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Hand Foot Mouth Disease

Hand, Foot & Mouth Disease: Parent FAQs

Hand, foot, and mouth disease is a common childhood virus that pediatricians, child care centers and preschools see in summer and early fall.

Most parents want to know what exactly hand, foot, and mouth disease is, how to help their child cope with the discomfort it causes, and most of all when their child can go back to child care or school. Read on for answers to these and more frequently asked questions.

What is hand, foot, and mouth disease?

Despite its scary name, hand, foot, and mouth disease is a common, contagious illness caused by different viruses. It typically affects infants and children under age 5, but older kids and adults can catch it as well.

What are the signs and symptoms?

From the time the child is exposed to hand, foot, and mouth disease, it takes 3 to 6 days for the first symptoms to show up. This is called the incubation period. It usually starts with a fever, sore throat, and runny nose—much like the common cold—but then a rash with tiny blisters may start to show up on the following body sites:

Note: One, few, or all of these body sites may have blisters.

Symptoms are the worst in the first few days but are usually completely gone within a week. Peeling of the fingers and toes after 1 to 2 weeks can happen, but it is harmless.

How is hand, foot, and mouth disease diagnosed?

Your pediatrician can tell if your child has hand, foot, and mouth disease based on the symptoms you describe and by looking at your child's mouth sores and rash. Depending on how severe your child's symptoms are, your pediatrician may collect samples from your child's throat send them to a lab for testing.

If your child is diagnosed with hand, foot, and mouth disease, make sure to inform your child's child care provider or school. They may need to inform other parents and staff members about watching for symptoms.

What is the treatment?

There isn't any medicine to treat or cure hand, foot, and mouth disease. The only thing parents can do is ease the fever and pain with acetaminophen or ibuprofen. Call your pediatrician if your child's fever lasts more than 3 days or if he or she is not drinking fluids.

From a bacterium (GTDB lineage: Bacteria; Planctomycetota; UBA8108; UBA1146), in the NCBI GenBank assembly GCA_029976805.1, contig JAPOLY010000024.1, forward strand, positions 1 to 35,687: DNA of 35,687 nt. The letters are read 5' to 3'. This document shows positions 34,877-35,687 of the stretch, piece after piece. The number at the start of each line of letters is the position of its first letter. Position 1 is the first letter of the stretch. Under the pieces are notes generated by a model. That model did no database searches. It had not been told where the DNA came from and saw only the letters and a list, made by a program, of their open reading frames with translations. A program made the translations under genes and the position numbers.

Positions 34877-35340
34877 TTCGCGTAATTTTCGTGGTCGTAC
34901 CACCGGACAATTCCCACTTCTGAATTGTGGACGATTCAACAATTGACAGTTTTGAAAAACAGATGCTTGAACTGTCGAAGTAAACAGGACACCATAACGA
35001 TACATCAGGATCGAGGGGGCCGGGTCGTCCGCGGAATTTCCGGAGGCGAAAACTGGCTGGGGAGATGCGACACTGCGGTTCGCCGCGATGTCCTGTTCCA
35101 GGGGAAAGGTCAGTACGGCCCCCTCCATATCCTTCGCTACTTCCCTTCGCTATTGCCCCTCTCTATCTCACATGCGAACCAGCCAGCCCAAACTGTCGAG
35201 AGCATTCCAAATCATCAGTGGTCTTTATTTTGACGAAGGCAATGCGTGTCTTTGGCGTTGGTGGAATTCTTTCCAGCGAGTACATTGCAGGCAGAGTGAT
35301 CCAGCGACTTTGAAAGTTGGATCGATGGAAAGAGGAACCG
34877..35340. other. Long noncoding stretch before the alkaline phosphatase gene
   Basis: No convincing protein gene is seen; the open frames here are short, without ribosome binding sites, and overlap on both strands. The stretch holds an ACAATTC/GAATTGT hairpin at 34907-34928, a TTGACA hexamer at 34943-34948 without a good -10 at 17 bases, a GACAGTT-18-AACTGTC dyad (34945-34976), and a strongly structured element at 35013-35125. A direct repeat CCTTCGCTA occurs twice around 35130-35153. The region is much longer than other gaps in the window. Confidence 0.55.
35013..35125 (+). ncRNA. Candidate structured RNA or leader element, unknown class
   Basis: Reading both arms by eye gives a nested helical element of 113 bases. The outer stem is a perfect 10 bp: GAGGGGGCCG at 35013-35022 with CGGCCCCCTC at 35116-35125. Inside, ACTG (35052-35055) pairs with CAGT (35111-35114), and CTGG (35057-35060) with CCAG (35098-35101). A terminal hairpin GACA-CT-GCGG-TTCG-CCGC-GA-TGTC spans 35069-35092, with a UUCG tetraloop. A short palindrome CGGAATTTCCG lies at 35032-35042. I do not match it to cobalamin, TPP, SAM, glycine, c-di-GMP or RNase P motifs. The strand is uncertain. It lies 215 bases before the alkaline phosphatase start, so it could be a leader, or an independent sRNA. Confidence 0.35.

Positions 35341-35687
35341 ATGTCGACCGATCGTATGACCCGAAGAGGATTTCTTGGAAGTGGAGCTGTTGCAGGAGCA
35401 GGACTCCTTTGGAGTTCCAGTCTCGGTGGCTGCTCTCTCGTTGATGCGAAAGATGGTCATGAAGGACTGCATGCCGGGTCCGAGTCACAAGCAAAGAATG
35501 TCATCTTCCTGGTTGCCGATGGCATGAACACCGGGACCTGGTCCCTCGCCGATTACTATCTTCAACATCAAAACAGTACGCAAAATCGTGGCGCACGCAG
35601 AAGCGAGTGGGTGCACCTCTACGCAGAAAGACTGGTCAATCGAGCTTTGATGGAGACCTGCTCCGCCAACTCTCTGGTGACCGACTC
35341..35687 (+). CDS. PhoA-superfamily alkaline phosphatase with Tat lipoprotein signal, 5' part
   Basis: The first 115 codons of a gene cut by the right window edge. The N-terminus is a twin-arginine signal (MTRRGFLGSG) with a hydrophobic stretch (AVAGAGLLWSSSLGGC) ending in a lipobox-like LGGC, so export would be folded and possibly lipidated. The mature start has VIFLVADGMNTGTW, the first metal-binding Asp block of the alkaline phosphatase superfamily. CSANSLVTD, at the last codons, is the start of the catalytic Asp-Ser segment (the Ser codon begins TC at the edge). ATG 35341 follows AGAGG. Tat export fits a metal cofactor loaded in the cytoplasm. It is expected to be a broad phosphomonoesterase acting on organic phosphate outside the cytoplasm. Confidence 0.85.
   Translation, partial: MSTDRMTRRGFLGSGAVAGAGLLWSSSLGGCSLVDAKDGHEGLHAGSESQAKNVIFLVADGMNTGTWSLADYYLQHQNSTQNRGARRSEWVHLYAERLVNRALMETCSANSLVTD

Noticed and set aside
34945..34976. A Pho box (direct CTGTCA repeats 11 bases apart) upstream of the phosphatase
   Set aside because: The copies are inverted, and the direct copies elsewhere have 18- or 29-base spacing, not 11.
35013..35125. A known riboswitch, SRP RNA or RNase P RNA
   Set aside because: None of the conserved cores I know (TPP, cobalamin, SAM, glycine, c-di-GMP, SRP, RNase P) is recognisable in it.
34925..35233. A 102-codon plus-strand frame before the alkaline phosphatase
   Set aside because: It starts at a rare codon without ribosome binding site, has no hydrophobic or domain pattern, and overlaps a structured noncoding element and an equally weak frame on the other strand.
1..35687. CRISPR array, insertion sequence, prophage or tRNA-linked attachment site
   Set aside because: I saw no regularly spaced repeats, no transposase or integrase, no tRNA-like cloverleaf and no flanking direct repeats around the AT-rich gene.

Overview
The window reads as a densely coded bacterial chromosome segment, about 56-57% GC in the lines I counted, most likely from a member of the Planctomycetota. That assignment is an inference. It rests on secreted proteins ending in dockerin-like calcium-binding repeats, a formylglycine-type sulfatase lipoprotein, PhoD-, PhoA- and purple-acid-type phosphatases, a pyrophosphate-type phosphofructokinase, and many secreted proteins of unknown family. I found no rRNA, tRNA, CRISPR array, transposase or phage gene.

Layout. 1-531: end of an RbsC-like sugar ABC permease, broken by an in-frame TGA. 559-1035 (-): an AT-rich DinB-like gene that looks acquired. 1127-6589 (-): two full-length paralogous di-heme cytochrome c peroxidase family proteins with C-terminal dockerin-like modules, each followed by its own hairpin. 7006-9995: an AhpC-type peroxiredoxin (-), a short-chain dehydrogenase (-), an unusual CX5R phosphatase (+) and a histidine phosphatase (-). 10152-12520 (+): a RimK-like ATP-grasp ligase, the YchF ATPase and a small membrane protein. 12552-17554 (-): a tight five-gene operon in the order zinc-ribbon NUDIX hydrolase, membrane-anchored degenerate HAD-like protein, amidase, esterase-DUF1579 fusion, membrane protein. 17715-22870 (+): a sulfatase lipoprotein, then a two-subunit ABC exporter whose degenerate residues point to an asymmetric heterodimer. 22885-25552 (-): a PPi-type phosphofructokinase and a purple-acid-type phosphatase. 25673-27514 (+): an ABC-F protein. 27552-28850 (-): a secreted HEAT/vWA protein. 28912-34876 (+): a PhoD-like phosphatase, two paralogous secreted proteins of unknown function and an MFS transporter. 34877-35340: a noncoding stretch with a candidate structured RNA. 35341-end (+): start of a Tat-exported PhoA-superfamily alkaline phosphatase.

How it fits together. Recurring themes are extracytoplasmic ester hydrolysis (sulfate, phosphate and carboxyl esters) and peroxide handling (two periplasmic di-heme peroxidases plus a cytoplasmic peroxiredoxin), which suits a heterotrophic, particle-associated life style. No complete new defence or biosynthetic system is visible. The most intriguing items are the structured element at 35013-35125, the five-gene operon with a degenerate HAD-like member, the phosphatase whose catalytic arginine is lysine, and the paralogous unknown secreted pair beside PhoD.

For mouth pain:

In children over age 1 year, parents can consult with their doctor as a variety of liquid mouth-soothing remedies may be useful to alleviate mouth ulcer pain. Do not use regular mouth washes, because they sting.

Avoid dehydration:

Children with hand, foot, and mouth disease need to drink plenty of fluids. Call your pediatrician now or go to the ER if you suspect your child is dehydrated. 

How long is it contagious?

You are generally most contagious during the first week of illness. But, children with hand, foot, and mouth disease may shed the virus from the respiratory tract (nose, mouth and lungs) for 1-3 weeks and in the stool for weeks to months after the infection starts.

How is hand, foot, and mouth disease spread?

The virus causing hand, foot, and mouth disease is usually spread through person-to-person contact in different ways:

Respiratory route:

Fecal-oral route:

How can I help prevent and control the spread of hand, foot, and mouth disease?

Can my child go to school or child care with hand, foot, and mouth disease?

Yes, except for when:

Note: Exclusion from child care or school will not reduce the spread of hand, foot, and mouth disease because children can spread the virus even if they have no symptoms and the virus may be present in the stool for weeks after the symptoms are gone

When can my child go back to school or child care?

A child can return to school or child care after all of the exclusion criteria (listed above) are resolved and the child feels well enough to participate. Talk with your child's pediatrician if you are not sure when your child should return to school or child care.

If my child has already had hand, foot, and mouth disease can he or she get it again?

Yes. A child can have repeat infections with the same type of virus or different viruses that cause hand, foot, and mouth disease.